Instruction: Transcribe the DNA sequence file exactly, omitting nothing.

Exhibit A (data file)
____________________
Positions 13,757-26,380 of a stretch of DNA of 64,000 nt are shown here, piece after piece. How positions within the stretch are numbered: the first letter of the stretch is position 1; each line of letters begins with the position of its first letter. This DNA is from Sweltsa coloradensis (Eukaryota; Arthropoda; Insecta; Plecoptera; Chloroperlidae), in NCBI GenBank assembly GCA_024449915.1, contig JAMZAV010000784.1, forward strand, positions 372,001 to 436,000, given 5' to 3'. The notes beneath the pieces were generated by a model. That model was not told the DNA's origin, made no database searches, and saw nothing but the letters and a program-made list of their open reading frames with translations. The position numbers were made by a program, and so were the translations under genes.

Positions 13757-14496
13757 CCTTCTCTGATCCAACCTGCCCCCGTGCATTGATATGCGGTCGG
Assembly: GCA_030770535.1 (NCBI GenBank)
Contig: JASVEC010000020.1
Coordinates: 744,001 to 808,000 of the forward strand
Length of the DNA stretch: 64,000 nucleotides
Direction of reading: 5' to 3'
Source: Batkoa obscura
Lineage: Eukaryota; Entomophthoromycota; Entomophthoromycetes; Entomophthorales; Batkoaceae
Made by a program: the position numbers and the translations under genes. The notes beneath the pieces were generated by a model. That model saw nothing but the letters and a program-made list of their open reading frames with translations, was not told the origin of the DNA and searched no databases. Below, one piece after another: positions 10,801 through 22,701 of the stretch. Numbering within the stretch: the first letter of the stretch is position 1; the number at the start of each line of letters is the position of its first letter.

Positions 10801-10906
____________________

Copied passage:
Positions 13,757-26,380 of a stretch of DNA of 64,000 nt are shown here, piece after piece. How positions within the stretch are numbered: the first letter of the stretch is position 1; each line of letters begins with the position of its first letter. This DNA is from Sweltsa coloradensis (Eukaryota; Arthropoda; Insecta; Plecoptera; Chloroperlidae), in NCBI GenBank assembly GCA_024449915.1, contig JAMZAV010000784.1, forward strand, positions 372,001 to 436,000, given 5' to 3'. The notes beneath the pieces were generated by a model. That model was not told the DNA's origin, made no database searches, and saw nothing but the letters and a program-made list of their open reading frames with translations. The position numbers were made by a program, and so were the translations under genes.

Positions 13757-14496
13757 CCTTCTCTGATCCAACCTGCCCCCGTGCATTGATATGCGGTCGG
Assembly: GCA_030770535.1 (NCBI GenBank)
Contig: JASVEC010000020.1
Coordinates: 744,001 to 808,000 of the forward strand
Length of the DNA stretch: 64,000 nucleotides
Direction of reading: 5' to 3'
Source: Batkoa obscura
Lineage: Eukaryota; Entomophthoromycota; Entomophthoromycetes; Entomophthorales; Batkoaceae
Made by a program: the position numbers and the translations under genes. The notes beneath the pieces were generated by a model. That model saw nothing but the letters and a program-made list of their open reading frames with translations, was not told the origin of the DNA and searched no databases. Below, one piece after another: positions 10,801 through 22,701 of the stretch. Numbering within the stretch: the first letter of the stretch is position 1; the number at the start of each line of letters is the position of its first letter.

Positions 10801-10906